The Homework Gap and Libraries

A newspaper picture shows three children standing across from their school, downloading homework onto their smartphones. McAllen, Texas, their home town, has a 35 percent poverty rate. Many families are unable to afford home broadband services because of their limited incomes. The children in these families are squarely in a “homework gap”: their teachers expect them to have Internet access and assign homework that relies on it. The children are left looking for Wi-Fi bleeding through school and library walls so they can access their school materials.

Even as policymakers and technology companies laud the transformations broadband enables in education, when it comes to accessing the Internet to distribute homework and grades, to collect and grade assignments, and to enable parents to interact with their children’s school, a stark divide is apparent. Pew statistics suggest about five million households, mostly lower income and skewed to Black and Hispanic families, are on the wrong side of this divide.

The Federal Communications Commission has tried to ameliorate this situation by updating its Lifeline Program to include broadband connectivity, authorizing a $9.25 per month subsidy that can be applied to either fixed or mobile broadband services for low-income households. That doubtless will help address the homework gap. Libraries are also addressing the gap by providing public computers as well as network access and Wi-Fi in their buildings. And they are addressing home Internet access by loaning mobile hotspots to patrons.

Maine took the lead with the homework gap by uniting the strength of its statewide school and library network (Maine School and Library Network), the Maine Learning Technology Initiative (MLTI) that provides schoolchildren with an Internet-compatible device (like a laptop), and an experimental program of hotspot lending.

Under the leadership of then-Governor (now Senator) Angus King (I-ME), Maine was one of the first states to pursue a vision to provide all seventh-grade students and teachers with an Internet-ready device, technical support, and curriculum help, and to subsidize an Internet connection to households. While the home Internet access plan ran out of funding, the device and tech support program has been operating since 2002. The program reduced technological inequities across the state(1) and inspired other state-funded programs in Michigan, Pennsylvania and South Dakota.

Maine is currently testing a hotspot lending program in Washington County (in the far northern reaches of the state) that could function as stopgap access for the state’s earlier home Internet support. In partnership with New York Public Library’s hotspot program, Maine has 83 hotspot devices that it is making available for one month periods to households with children who received one of the MLTI devices and who do not have home Internet access. Six libraries in one of the poorest counties in the state are loaning the hotspots.

With its focus on children and its limited data plan, Washington County’s hotspot program may be useful for non-video educational purposes, but there are limitations. US Cellular provides the wireless data service capped at 2.5G per month. When that threshold is reached, the service shuts down. We found that uniformly-solid signal presence in Washington County is elusive, and the shutdown of the service when the data cap is reached confused some patrons. Nevertheless, as an interim solution, this plan may have some merit. With colleagues Brian Whitacre (Oklahoma State) and Colin Rhinesmith (Simmons), we are investigating the utility of this system.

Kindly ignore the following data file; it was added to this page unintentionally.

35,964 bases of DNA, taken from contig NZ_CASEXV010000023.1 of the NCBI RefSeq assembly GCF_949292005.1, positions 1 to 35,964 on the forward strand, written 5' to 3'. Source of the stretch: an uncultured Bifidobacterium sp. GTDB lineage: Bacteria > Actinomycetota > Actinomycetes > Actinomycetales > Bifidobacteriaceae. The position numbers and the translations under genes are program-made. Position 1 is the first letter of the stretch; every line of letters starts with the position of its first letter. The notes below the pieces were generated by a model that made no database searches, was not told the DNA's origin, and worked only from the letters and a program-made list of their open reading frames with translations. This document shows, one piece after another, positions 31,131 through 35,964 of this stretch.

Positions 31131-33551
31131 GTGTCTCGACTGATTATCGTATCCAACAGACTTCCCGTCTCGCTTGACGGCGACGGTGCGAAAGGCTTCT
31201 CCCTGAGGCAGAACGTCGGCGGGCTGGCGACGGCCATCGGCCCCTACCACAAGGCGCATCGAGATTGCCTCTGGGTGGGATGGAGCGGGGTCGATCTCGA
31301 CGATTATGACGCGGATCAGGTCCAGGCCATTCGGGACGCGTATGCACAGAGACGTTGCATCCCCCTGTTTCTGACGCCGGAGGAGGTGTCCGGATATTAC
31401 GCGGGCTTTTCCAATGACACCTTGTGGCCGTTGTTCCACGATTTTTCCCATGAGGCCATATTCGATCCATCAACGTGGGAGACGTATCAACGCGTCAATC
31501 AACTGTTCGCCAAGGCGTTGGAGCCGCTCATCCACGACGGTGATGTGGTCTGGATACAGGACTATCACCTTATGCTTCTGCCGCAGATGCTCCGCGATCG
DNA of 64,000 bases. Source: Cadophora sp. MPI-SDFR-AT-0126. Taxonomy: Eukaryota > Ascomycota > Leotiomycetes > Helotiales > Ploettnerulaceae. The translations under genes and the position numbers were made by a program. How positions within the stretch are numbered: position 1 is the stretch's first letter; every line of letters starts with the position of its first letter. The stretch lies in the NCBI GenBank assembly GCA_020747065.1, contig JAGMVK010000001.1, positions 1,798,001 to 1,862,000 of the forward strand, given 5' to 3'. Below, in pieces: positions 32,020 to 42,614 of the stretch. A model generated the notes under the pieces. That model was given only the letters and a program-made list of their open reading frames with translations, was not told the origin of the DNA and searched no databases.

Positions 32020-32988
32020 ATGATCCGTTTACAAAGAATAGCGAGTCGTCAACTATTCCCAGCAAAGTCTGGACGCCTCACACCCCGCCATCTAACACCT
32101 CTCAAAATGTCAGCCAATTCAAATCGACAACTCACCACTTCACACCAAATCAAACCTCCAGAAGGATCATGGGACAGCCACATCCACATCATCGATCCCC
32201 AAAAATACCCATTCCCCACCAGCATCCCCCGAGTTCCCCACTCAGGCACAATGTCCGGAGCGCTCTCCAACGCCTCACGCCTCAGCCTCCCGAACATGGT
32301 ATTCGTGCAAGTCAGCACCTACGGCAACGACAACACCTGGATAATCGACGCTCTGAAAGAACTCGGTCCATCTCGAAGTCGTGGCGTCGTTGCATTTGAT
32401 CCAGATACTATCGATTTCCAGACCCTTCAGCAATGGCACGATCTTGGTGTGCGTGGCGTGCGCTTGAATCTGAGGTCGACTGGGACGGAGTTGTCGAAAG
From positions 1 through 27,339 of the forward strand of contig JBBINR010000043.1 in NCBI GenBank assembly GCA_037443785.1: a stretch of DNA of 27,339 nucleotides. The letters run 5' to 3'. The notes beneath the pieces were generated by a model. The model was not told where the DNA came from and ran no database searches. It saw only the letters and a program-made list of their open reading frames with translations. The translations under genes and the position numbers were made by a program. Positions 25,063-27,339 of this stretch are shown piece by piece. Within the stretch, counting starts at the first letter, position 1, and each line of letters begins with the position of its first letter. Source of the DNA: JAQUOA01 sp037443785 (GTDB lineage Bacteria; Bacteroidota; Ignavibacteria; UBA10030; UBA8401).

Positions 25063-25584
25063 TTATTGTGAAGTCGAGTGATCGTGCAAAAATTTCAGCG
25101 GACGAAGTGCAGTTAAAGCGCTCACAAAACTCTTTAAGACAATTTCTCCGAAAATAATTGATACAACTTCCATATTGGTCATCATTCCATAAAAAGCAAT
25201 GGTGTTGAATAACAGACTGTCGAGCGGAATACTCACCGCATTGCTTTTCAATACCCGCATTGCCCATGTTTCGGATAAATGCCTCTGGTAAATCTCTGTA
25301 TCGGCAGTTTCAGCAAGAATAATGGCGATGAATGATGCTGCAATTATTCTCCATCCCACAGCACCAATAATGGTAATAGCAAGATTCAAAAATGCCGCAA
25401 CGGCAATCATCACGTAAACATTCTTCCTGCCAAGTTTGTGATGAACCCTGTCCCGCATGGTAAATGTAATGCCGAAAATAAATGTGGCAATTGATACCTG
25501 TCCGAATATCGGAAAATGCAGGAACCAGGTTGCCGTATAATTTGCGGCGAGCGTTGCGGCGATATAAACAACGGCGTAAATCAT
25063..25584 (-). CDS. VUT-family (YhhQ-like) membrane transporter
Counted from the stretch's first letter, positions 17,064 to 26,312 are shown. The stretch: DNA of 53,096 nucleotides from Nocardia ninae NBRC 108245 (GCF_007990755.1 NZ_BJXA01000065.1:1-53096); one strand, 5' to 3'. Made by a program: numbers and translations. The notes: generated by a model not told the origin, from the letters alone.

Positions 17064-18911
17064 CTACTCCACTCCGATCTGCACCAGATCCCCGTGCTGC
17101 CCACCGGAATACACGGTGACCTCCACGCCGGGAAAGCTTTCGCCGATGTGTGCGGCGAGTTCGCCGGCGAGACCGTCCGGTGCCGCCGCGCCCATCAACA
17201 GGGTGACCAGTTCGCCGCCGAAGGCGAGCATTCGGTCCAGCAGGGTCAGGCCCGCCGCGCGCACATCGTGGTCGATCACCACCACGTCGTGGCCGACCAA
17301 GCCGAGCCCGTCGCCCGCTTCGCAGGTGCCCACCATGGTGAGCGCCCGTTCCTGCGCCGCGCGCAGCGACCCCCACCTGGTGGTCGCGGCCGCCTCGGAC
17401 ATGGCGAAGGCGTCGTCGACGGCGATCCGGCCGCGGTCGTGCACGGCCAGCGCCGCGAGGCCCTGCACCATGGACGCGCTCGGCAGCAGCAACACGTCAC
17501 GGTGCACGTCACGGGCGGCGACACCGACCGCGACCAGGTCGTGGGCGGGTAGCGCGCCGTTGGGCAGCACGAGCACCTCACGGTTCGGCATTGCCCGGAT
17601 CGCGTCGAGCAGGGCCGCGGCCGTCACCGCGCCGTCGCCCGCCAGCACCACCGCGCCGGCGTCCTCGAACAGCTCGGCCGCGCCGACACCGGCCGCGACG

Libraries are helping to close the homework gap through mobile hotspot lending programs

The Washington County hotspot program relies on funding from the Google, Knight and the Open Society Foundations. Without that jump start, this test may not have occurred. Maine’s funding for this small program ends in December 2016. The Kansas rural hotspot program in 24 libraries technically ended at the close of 2015, but some libraries found the hotspots sufficiently worthwhile that they sought their own continuation funding through fairs, small local grants, and community funds.

Finally, the homework gap appears to have compelled Sprint to announce its own version of a hotspot program a few weeks ago. Dubbed its “1 Million Project,” the company has promised to give one million “devices” – which could be smartphones, tablets or hotspot devices – and 3 gigabytes of LTE data per month to one million students lacking home Internet access. They will work with various community organizations to implement the project across five years beginning in 2017.

This may be a start, but it still leaves four million other households facing the homework gap. The bigger issue still backs into matters of cost, of availability, and infrastructure capacity. Corporate largesse is an excellent start, but is this the right way to solve the problem?


  1. Morel, R. (2015). Maine’s decade-old school laptop program wins qualified praise. The Hechinger Report: Covering innovation and inequality in education. Accessed 11/9/2016.

Sharon Strover is a Professor in Communication and former Chair of the Radio-TV-Film Department at the University of Texas where she now directs the Technology and Information Policy Institute. Her current work examines policy responses to the digital divide internationally and domestically; the economic benefits of broadband, particularly in rural areas; and the role of libraries in local information environments. Dr. Strover has worked with several international, national and regional government agencies and nonprofits including the U.S. Department of Agriculture, the Center for Rural Strategies, the Center for Rural Strategies, and the European Union.

By Sharon Strover.